1st Principles of Digital Transformation: 5 Drivers to Shape Your Strategy

Extinction is the rule, survival is the exception. Carl Sagan

Seventy percent of Digital Transformation projects (DX) do not achieve their goals, and out of 1.3 trillion spent last year, 900 billion was wasted (Tabrizi, Lam, Girard, & Irvin, 2019). These numbers are both astonishing and revealing; the challenge is far bigger than investment alone.

This is the first of our series on Digital Transformation, drawing on our collective experiences in transforming businesses, as well as publicly available research.

What is Digital Transformation?

Digital Transformation, abbreviated as DX or DT, can be broken-down into its 2 component parts. Digital in this sense, refers to the use of computational technology, whereas transformation refers to a definitive change in nature, form or outcome (Oxford Dictionary). A company’s Digital transformation project therefore by its nature employs the use of technology to change component parts of a business in fundamental ways.

So, what are we attempting to change? The answer is everything.

Using the analogy of a car may be fitting. When the Ford Model T was developed in the early 1920s, it changed everything for businesses in America, with implications further a sea. It opened the possibility of growth the likes of which had never been seen, but not before emerging from vast economic shocks in other areas of the economy, such as agriculture.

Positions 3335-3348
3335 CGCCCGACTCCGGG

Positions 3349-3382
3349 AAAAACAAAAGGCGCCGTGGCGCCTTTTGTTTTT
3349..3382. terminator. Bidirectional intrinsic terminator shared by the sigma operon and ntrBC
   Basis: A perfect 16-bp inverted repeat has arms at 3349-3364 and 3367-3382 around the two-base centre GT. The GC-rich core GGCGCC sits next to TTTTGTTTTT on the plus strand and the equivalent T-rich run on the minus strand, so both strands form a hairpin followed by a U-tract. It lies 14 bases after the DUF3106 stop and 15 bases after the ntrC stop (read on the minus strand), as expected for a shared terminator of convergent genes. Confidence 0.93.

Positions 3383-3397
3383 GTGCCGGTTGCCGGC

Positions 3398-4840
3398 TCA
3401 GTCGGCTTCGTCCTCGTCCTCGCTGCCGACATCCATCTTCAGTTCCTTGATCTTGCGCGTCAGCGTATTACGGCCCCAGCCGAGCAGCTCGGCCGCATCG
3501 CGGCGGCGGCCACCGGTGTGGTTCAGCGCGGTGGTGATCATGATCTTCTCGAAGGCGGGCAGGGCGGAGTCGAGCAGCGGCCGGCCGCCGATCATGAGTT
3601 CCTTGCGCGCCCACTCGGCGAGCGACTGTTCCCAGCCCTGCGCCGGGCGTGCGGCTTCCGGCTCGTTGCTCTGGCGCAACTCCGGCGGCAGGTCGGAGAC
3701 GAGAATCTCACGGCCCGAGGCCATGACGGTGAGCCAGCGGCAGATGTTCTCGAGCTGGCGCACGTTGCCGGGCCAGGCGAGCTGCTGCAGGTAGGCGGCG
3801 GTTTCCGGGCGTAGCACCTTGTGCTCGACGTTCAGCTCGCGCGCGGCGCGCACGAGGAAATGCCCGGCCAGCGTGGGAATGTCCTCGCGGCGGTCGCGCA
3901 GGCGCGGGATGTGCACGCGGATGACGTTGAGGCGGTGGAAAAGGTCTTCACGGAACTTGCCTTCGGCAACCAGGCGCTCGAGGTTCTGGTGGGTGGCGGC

Let’s imagine that a business is a four-wheel drive car, each wheel with the ability to move independently, but acknowledging that each must move in unison to be effective at accomplishing its objective time and time again. For the purposes of illustration, let’s assume each wheel has its own engine much like modern prototypes, and is propelled using 4 spokes.

The Wheels of DX


We need to know where we are going. In researching the stories of successful transformations, there are some key characteristics of this 4 spoke wheel, that becomes evident when you interact with executives from that company. Microsoft in particular, exhibits these priorities (Montgomery, 2019). They are clear on:

  • Vision & Mission: They know why they exist, what purpose they serve, and what broad outcome they expect. This perspective is steady and unlikely to change for extensive periods of time.
  • Enterprise Strategy: This Strategy is clear enough to give direction enterprise wide, but open enough to allow different segments of the business to develop to their fullest potential with minimal constraints. This is a difficult balance, but a necessary one, given the rate of influence of some of the other wheels in this car. This section will consider the sustainable goals of the vision and mission in its short-term horizon for decision making. Typically a significant change to Enterprise strategy will precede the establishment of a Business or Digital Transformation Programme being set-up, and it is vital that the strategy is clearly understood and regularly referred to during the Transformation.
  • Culture: Not enough can be said about culture. Your culture should be reflective of the societies that you serve as a business, so how you incorporate diversity and inclusion of that society is key. Added to this must be the ability to learn quickly from failure “failing fast” and to allow a certain amount of creative abrasion amongst your innovative and agile teams such that you arrive at the most optimal outcomes.